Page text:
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secretary mnuchin: you're getting into a technicality. from my perspective we're going to raise it. so we're going to raise it. and i think that this is something that both democrats and republicans understand. we've already spent the money. this is not the budget process, and we're going to raise it. how it's packaged and what it's part of, i'll let the leadership in the house and senate work with us on that. bob: you brought in a lot of revenue this month, but are you saying it's definitely got to be done this year, it's got to be done in the fall? secretary mnuchin: the debt ceiling, absolutely. and by the way, we are not going to do one of these wait until the last minute either. so we'll get the debt limit done in plenty of time so there's no issues for the market. bob: so there won't be any crisis like there usually is? secretary mnuchin: absolutely. bob: would they lift the debt limit via the 14th amendment?
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secretary mnuchin: we have not had those discussions long those lines. again, i am not concerned we are not going to get this passed. bob: ok. how best to deal with the nation's debt problem? at some point won't policymakers have to tackle entitlements like that was done in the balanced budget act of 1997? secretary mnuchin: well, let me just comment. the growth of the debt from $10 trillion to $20 trillion under the last administration is highly concerning, and the absolute debt is something that we're well aware of. again, going back to i think the best way of dealing with this is economic growth. if you look at the ratio of debt-to-g.d.p. which is one of the things that we focus on in looking at economies around the world, we can shrink our debt-to-g.d.p. through economic growth and that is the critical number to look at. bob: you said that the u.s. needs to get fannie and freddie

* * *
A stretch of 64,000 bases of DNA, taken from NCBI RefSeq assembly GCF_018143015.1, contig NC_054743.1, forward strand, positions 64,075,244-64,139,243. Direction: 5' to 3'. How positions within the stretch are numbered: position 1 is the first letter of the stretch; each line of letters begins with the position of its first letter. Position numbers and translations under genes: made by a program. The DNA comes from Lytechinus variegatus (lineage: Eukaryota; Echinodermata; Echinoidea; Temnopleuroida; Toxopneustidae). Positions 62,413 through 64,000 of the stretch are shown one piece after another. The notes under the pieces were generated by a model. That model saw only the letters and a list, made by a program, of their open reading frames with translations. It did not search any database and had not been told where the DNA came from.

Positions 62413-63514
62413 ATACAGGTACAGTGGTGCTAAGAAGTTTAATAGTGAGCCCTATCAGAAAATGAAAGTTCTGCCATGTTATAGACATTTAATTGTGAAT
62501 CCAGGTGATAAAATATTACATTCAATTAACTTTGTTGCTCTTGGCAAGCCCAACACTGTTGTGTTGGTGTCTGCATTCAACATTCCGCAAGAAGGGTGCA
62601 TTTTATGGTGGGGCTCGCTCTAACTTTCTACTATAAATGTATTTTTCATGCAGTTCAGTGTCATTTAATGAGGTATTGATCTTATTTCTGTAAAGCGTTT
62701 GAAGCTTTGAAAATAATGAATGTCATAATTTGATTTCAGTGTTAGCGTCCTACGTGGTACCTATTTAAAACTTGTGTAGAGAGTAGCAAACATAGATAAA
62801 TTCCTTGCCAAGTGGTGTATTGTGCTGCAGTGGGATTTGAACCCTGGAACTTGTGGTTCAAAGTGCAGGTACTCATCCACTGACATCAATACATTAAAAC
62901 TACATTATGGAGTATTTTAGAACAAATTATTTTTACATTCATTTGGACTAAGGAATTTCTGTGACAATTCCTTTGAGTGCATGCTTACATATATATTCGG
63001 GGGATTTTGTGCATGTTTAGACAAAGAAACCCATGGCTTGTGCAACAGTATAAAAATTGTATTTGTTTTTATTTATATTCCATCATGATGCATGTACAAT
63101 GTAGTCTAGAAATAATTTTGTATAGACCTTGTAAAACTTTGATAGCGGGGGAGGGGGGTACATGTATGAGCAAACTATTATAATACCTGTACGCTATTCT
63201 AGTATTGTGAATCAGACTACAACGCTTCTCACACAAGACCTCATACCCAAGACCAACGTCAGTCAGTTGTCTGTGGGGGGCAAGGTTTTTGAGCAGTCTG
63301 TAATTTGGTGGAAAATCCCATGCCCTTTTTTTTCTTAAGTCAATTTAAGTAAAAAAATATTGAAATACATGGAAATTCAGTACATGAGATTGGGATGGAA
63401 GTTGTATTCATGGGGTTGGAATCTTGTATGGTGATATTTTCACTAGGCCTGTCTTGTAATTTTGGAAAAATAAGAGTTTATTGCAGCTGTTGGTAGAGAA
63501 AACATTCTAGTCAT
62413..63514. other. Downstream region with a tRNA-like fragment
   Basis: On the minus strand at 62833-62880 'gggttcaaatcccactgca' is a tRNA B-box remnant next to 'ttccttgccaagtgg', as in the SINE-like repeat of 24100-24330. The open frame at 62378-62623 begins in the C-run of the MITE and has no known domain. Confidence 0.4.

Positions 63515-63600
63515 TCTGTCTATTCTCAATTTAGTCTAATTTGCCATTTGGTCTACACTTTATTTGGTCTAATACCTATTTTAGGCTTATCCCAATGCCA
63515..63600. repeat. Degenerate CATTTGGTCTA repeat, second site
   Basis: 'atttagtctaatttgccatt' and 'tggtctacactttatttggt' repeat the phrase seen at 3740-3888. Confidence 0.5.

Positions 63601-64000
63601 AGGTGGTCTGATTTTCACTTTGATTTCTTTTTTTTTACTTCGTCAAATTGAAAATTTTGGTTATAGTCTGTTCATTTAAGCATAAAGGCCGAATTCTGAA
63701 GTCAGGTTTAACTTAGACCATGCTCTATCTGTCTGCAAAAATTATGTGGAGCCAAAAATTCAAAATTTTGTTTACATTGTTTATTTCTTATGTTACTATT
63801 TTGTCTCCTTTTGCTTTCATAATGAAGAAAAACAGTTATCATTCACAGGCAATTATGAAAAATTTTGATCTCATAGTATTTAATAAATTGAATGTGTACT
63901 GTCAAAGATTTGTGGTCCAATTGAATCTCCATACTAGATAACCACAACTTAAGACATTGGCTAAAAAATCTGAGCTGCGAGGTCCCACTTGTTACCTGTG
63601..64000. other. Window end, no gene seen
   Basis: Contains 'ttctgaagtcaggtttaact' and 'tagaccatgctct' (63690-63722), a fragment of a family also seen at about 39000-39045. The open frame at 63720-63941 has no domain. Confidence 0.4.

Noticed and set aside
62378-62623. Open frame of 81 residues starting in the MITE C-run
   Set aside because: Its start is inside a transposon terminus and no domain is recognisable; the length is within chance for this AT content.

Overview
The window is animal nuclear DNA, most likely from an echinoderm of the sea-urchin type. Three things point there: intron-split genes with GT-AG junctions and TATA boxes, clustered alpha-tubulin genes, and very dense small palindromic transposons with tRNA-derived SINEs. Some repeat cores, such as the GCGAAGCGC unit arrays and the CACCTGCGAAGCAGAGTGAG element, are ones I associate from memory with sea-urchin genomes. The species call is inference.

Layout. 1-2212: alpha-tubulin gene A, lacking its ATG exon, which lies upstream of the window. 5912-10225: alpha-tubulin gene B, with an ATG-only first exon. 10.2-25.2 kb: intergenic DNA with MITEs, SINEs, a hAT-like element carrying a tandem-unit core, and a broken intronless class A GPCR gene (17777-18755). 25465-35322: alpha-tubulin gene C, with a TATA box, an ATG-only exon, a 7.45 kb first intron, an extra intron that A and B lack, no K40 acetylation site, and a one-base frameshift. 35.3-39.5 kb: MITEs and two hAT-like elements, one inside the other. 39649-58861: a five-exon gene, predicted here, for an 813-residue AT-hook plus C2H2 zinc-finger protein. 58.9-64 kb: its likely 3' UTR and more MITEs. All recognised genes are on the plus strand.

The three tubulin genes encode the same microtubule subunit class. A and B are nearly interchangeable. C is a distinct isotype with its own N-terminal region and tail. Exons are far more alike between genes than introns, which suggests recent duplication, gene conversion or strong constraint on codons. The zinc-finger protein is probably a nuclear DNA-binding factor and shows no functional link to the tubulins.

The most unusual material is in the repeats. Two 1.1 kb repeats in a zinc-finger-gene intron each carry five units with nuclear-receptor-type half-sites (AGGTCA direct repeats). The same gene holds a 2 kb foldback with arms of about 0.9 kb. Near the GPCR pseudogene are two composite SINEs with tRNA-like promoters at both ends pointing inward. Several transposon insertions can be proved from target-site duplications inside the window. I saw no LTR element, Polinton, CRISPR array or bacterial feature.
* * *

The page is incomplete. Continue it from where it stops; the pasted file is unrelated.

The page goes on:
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out of government ownership. what's your plan to get government out of housing and what would the affect be on mortgage rates? secretary mnuchin: well, so i talked about this a bunch. this is something we've had many meetings on. housing reform is a priority of mine. the exising system of having the treasury a gigantic line to freddie and fannie, we're determined to change that and not have that continue for the next four years. again i think the fundamental principles are, we need to make sure we have proper housing, finance in this country. we have had liquidity for the 30-year mortgage that's been very important for the middle income in terms of being able to have homeownership and homeownership and home building, as you know, is a very big part of the u.s. economy. so the number one issue is, we want to make sure that we have proper liquidity in the housing markets.